Monday, September 14, 2015

Guys: Cool it with the "Friend Zone"

Very few things get me fired but somehow the Verily article on Why Guys Hate Being Stuck in the Friend Zone really irked me.

Dear Isaac Huss,

I appreciate your perspective on the "friend zone." I'm sure it was meant to help other guys who feel stuck in their friendships/relationships with gals -- as well as to help us gals understand what a guy thinks about it -- but there were a few issues I had with your article. It may be your choice of words but, man, I'm not particularly happy with the article.

1) "Ladies, let me tell you something about the friend zone: it's real." Mr. Huss, let me tell you a little something about the girls and the "friend zone": we know. Although you write that you asked some of your girl friends about it and that it seems to be mostly a guy issue, it's not. Trust me on that. It's a human issue. Guys AND girls both have had feelings for others that have not been reciprocated. I think the only difference is that we gals don't complain about being stuck in the "friend zone." We may not like it but we understand that sometimes a great friendship will only be a great friendship. Does it stink? Yes. Unfortunately, that's just a part of the process of getting older and testing the dating waters.

2) "Paul had had enough. He sought out help from—who else—his dad. Good ol’ pops gave him simple advice: Kiss her. If she goes for it, you’re in; if not, at least you know." See, I have issue with this because I'm not the type to kiss easily. Do you know how long it's been since I've seriously kissed someone (who was not a family member or a baby)? I was 17. You read that right. It's been 13 years since I last seriously kissed a guy because I've chosen to not give them away so freely. I know it's common to just "go for it" but you have to take into consideration whether or not a girl wants to be kissed because, shocker, how the girl feels should also be a factor in this equation. And if you want to continue a friendship with her, even after she says she's not interested, that kiss is going to make things super awkward.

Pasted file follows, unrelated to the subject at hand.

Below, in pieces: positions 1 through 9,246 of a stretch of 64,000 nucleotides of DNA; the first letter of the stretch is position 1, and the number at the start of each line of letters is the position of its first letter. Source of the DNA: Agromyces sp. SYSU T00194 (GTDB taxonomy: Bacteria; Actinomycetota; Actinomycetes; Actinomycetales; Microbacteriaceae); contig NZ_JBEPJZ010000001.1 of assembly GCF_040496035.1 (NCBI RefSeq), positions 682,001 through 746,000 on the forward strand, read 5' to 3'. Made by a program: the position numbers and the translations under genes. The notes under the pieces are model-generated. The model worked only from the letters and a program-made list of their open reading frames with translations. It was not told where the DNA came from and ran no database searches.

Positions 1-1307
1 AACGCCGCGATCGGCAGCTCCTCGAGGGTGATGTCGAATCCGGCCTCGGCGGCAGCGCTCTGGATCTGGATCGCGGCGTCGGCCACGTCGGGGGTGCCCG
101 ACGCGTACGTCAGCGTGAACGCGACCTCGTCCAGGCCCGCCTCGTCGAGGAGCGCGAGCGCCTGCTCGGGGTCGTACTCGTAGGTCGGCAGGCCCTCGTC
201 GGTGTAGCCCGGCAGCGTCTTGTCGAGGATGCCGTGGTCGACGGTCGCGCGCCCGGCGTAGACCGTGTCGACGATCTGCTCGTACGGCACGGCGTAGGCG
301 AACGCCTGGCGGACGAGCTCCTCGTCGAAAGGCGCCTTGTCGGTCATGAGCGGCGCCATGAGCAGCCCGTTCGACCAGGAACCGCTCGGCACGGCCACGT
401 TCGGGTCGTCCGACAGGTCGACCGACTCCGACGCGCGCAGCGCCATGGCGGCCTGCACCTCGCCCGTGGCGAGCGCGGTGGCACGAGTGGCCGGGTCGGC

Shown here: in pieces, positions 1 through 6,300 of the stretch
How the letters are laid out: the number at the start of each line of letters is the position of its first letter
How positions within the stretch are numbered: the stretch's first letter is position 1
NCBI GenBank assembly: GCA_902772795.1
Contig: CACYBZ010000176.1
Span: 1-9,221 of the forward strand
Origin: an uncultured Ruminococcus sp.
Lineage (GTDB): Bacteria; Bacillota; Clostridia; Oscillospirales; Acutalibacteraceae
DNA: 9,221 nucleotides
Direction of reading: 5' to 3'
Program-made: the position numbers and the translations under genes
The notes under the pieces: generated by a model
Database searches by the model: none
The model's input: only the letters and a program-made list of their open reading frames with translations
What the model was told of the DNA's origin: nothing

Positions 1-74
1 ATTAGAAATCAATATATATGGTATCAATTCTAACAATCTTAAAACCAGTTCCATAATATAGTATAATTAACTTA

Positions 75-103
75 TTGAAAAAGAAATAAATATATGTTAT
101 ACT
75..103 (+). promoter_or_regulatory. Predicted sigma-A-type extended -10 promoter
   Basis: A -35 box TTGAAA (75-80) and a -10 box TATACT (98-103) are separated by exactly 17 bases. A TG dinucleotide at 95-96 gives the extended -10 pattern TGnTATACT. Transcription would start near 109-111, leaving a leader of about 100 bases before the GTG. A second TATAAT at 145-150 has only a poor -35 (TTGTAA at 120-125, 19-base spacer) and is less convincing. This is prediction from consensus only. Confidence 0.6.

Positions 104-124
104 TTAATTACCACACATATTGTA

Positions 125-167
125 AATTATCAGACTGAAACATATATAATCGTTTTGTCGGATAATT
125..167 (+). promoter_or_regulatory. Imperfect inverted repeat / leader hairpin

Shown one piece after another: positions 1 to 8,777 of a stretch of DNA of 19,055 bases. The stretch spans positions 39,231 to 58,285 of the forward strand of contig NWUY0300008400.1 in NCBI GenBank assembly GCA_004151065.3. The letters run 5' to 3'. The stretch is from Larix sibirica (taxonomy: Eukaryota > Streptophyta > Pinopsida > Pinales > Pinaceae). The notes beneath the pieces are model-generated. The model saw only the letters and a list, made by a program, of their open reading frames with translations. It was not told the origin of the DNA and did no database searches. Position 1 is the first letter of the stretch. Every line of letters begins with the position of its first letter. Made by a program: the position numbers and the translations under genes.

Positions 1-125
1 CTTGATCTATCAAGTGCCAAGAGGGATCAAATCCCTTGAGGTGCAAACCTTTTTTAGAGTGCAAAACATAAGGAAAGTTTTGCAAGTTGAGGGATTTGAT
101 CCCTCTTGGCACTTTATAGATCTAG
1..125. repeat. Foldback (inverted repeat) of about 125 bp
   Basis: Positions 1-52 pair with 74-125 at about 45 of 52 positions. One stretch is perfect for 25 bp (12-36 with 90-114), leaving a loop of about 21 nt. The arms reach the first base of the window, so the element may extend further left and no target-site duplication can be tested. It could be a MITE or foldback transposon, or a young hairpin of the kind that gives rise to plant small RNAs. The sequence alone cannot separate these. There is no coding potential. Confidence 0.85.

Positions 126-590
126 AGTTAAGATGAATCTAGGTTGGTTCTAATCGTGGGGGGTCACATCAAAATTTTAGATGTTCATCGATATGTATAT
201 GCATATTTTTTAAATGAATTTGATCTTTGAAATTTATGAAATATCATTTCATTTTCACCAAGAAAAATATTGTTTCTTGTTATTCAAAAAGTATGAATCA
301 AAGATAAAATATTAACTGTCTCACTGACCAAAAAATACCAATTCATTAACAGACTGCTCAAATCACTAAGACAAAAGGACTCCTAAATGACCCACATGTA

3) "To put it simply, when a woman relegates a man to the friend zone, she is saying, “You’re not sexually attractive.”" "She’s saying, “I am into you, I think you’re great, I can’t imagine my life without you, but I just can’t stand the thought of you touching me.”" WRONG. Wrong, wrong, wrong, wrong. I've had guy friends express interest in me when I haven't reciprocated those feelings. It wasn't because I wasn't attracted to them. In fact, in one of those cases, I really was (he was exactly my "type")... but I knew that we wouldn't have worked out in a capacity beyond friendship. I'm the kind of person who does two things when she's interested in a fella: a) I take it to prayer and b) I try to see past the feelings and the superficiality. I know this may be an uncommon practice but it's how I've managed to dodge some bullets in the past. Surprise, a gal who doesn't reject a guy on looks. I know, I'm a unicorn.

Oh, Mr. Huss. I really appreciate a fella's perspective on the friend zone. I really do. It showed us gals -- who are often baffled by the words and actions of men -- that you guys have the same insecurities that we do. Seriously, thank you for this... but perhaps next time you can consider that not everyone is the same and that every case is different.